One more point to be emphasized, the IBM Q Network is also targeted at and provides support for individuals wanting to share ideas, research plans, projects and proposals. It is to be an open network for creative innovation, collaboration and communication.

What does this all mean?

It’s our opinion that IBM Q Network marks a significant advance for quantum computing in general. To date, the quantum space has been chaotic with few standards or consistent benchmarks against which to evaluate competing offerings and claims.
The network leverages existing communications technology to create a global “commons’ for sharing knowledge aimed at putting the science of quantum to work. The resulting global knowledge community resembles Republic of Letters[6], the Europe-wide shared community of thinkers, scientists and innovators which led to an explosion in scientific development and entrepreneurial activities from the 1600s through 1800s.  
IBM’s move to build a global community, loosely coupled but, with a clear set of goals along with a definite, expanding support infrastructure will be a significant advance on the road to fully commercialized quantum computing. It provides a much needed structure for extensive collaboration with minimal constraints dedicated to advancing quantum technology.
IBM has invited all interested parties, including competitor vendors to participate; subject only to an interest in advancing the commercialization of quantum computing and use of the IBM Q resources. Undoubtedly, there will be contractual issues over intellectual property rights, information sharing, ownership, financial arrangements, investment, etc. These will be worked out individually with participants. IBM understands the issues; they are willing to be very flexible in setting terms and conditions. 
Finally, even at its birth, IBM Q Network carries impressive weight. IBM provided some Day 1 statistics about the IBM Q Network. These include: the IBM Q Experience provides access to the first Quantum Computers on the cloud. It has over 60,000 users worldwide located on all 7 continents (including Antarctica). There are over 35 external papers already published. Day 1, the network includes F500 companies, research institutions in Europe, US and Asia, as well over 150 colleges and universities.
We encourage quantum-interested individuals and enterprises to examine the IBM Q Network. The network itself is a major effort to provide a working environment that will attract a diverse community of thought-leaders to advance quantum computing to a productive technology. It is a major gamble by IBM. But we think it will prove to be a decisive one on the road to a successful commercial quantum computing infrastructure. Look for yourself; you’ll see the benefit.

[4] IBM Quantum Information Software, go to link:
[6] Mokyr, Joel 2016. A Culture of Growth: The Origins of the Modern Economy, Princeton, N.J.: Princeton University Press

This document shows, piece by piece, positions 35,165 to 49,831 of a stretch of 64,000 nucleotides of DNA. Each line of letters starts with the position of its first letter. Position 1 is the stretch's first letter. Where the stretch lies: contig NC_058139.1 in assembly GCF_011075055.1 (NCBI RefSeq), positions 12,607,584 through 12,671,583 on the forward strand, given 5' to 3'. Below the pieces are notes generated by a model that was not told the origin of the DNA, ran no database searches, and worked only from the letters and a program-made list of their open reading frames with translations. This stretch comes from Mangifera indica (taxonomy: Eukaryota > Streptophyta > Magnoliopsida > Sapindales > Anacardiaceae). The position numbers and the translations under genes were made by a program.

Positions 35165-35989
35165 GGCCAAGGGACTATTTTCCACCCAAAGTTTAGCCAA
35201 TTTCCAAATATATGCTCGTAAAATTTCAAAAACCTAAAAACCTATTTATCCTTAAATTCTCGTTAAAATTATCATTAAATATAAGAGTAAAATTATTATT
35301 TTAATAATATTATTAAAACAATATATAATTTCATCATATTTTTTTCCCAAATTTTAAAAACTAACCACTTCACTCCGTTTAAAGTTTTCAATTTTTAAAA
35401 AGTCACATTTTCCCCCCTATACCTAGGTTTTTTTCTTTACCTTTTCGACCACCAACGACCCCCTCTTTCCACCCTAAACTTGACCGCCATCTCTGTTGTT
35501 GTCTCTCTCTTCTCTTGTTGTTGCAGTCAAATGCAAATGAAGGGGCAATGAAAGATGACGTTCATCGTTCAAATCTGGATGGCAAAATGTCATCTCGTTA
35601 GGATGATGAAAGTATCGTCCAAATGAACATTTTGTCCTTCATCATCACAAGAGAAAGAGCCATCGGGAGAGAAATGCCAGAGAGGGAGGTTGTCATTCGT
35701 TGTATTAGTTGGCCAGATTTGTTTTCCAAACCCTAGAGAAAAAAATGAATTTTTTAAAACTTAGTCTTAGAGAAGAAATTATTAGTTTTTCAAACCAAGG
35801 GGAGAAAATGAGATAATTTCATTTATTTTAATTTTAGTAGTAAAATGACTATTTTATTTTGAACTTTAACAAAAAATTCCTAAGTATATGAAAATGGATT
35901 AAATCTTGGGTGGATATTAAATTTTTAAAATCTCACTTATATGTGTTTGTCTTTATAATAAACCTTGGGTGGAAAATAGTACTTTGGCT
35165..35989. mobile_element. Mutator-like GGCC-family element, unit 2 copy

Monday, December 11, 2017

IBM POWER9 breaks barriers that hamper AI solutions

By Bill Moran and Rich Ptak

On December 5, IBM announced POWER9, its newest Power System. The POWER9 title might be taken to imply it is just another POWER8 iteration with a performance boost and a few new features thrown in. Not so. POWER9 is a significant generational advance, providing much more than a minor turn-of-the-crank. These next-generation Power Systems embed leading edge new technologies, such as PCI-Express 4.0, next-gen NVIDIA NVLink 2.0 and OpenCAPI more about these later. The new server, AC922 is the base platform for the CORAL collaboration, the world’s most powerful supercomputer. 
With this announcement, IBM marks a major change-of-direction as it targets compute intensive the super-computing and AI workloads used for modeling, research, credit risk analysis, etc.  Workloads requiring LOTs of memory, extremely high processing speeds and analyze vast amounts of data. We comment on this and its implications.

POWER9 enhancements

First, a description of the improvements over prior iterations. Skipping the “speeds and feeds”, here are a few important points.
·         POWER9 chips are 14nm technology; a significant advance over last generation’s 22nm. IBM no longer controls a chip foundry having sold it to Global Foundry. However, the Global Foundry – IBM alliance is clearly working effectively and delivering products in a timely manner
·         POWER9 architectural changes yield many improvements. These include a new implementation of OpenCAPI 2.0, that delivers a major improvement in I/O capacity as it speeds bandwidth by a factor of 4 over CAPI[1] in POWER8. Implementation of PCI-Express 4.0 and next-gen NVIDIA NVLink 2.0 means that data flows in and out of the system more quickly. Complex data analysis, simulations and model building/evaluations complete faster. Programming is simplified.
·         POWER9 enhances links between system CPUs and the GPUs. Experience has proven that pairing GPU devices with the CPU can yield dramatic operational improvements. POWER9’s new links increase bandwidth speeds by a factor of 7 - 10 times to benefit data manipulation and analysis.
Connections between the GPUs and system memory is simplified and improved. Thus, AI models run faster, programming is simpler, and this permits quicker creation and evaluation of more complex and larger models for AI, data analytics, research etc. Learning times are also dramatically reduced.